Why Vista Doesn't Mean The End For PC Indies

January 26, 2007 7:02 PM | Simon Carless

- Stephen Totilo has once again written a story interesting enough to make me venture within MTV's Stygian halls of autoplay videos and interstitial gum ad hell, and this one talks about Windows Vista's (lack of?) chilling effect on indies, cuing off a Gamasutra opinion piece by WildTangent founder and CEO Alex St. John.

St. John had claimed: "We have found many of the security changes planned for Vista alarming and likely to present sweeping challenges for PC gaming, especially for online distributed games", pinpointing specific issues with the cost of rating games with the ESRB and lockdown issues around parental controls. Totilo cornered Chris Donohue, the director of business development for Games for Windows, who downplayed St. John's concerns:

"I don't think we're artificially restricting anyone, he said. "But on the other side of it there's a yin and a yang to allowing anybody to publish anything on your platform. You're going to get a lot of good stuff and some not-so-good stuff." He also added on the cost of getting a game rated: "A couple of thousand bucks doesn't necessarily work for the casual guys." So what's the end result? Probably that Vista is more of a pain, but Microsoft claims it's a survivable and necessary pain in the interests of locking down PCs from evil content. We'll see, I guess.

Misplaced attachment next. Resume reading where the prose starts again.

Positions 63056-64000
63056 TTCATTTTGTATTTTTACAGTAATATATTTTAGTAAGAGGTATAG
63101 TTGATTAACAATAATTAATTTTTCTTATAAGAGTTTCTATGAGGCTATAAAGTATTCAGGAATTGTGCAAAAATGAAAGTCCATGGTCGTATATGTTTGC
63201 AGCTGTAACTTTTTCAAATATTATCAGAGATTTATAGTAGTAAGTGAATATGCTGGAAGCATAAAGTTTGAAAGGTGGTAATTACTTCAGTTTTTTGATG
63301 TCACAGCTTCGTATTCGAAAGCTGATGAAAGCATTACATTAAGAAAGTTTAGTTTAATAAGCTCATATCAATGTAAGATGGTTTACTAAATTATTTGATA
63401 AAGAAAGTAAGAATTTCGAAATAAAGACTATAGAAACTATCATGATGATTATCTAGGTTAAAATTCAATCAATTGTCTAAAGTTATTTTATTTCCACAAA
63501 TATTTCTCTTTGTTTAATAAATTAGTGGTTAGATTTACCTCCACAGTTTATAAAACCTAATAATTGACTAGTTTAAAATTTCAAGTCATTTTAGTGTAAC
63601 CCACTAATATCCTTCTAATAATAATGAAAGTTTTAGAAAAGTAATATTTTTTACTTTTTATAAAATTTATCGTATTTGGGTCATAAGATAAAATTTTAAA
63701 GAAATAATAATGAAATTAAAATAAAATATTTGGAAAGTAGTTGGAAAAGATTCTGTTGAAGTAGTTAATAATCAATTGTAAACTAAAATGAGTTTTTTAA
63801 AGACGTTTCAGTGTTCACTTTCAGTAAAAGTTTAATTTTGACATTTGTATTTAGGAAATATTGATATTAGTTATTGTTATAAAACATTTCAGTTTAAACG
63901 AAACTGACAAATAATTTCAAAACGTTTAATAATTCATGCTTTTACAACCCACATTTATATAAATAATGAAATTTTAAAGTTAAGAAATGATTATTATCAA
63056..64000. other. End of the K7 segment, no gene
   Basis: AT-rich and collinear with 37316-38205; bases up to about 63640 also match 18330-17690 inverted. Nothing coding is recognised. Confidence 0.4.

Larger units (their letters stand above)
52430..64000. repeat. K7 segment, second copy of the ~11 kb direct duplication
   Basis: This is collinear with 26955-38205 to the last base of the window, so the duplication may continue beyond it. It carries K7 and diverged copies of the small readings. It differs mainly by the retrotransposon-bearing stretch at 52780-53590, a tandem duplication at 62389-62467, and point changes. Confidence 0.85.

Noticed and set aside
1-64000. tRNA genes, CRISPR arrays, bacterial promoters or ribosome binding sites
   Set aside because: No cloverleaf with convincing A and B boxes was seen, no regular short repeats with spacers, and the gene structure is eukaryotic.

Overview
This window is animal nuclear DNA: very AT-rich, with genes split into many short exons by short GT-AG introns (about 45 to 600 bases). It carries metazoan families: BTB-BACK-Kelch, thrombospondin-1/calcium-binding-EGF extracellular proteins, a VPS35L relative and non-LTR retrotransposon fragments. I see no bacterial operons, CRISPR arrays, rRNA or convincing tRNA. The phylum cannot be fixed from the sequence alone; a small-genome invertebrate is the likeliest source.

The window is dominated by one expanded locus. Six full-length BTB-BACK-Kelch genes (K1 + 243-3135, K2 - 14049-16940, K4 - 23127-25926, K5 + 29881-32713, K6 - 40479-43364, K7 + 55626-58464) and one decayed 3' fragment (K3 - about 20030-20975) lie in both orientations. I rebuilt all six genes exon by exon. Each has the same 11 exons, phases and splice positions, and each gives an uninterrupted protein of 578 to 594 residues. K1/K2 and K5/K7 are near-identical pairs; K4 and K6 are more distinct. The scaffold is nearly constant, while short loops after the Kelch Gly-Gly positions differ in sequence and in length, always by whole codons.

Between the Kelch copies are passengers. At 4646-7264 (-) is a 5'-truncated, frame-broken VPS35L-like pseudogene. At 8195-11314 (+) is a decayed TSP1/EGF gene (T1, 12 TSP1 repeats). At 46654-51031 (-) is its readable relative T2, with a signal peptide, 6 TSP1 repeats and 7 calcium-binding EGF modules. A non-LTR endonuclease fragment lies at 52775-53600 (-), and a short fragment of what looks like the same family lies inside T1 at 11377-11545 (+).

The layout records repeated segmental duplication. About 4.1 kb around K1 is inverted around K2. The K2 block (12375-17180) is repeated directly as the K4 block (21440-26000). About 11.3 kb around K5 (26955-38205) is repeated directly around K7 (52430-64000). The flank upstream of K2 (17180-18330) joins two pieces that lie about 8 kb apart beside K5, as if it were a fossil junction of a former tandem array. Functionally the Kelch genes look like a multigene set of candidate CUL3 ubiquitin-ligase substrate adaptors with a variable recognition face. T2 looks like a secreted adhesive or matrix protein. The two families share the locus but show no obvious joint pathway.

The 30 Year Old MMO Virgin

January 26, 2007 1:01 PM | Simon Carless

- Gamasutra news contributor Jason Dobson is still going with his Etoychest site, now switched around to have an Escapist-style weekly posting schedule, and I just spotted the last part of the excellently named 'The 30 Year Old (MMO) Virgin', written by Edward Pollard for the site.

Fortunately, there are links to the other parts, starting with the first, which grins of World Of Warcraft: "For the last 20 minutes I've been running the installer (Disc 3 of 5) and it crossed my mind that I was on the cusp of something. Jaded, cynical, and about to take the plunge into the MMO phenomenon that has dominated the industry for the past 2 years. Not only haven't I played it, I don't know a damn thing about it. I figure there has to be some other brave or stupid souls out there who have yet to answer the seductive siren call of the MMO but are like me tempted to do so."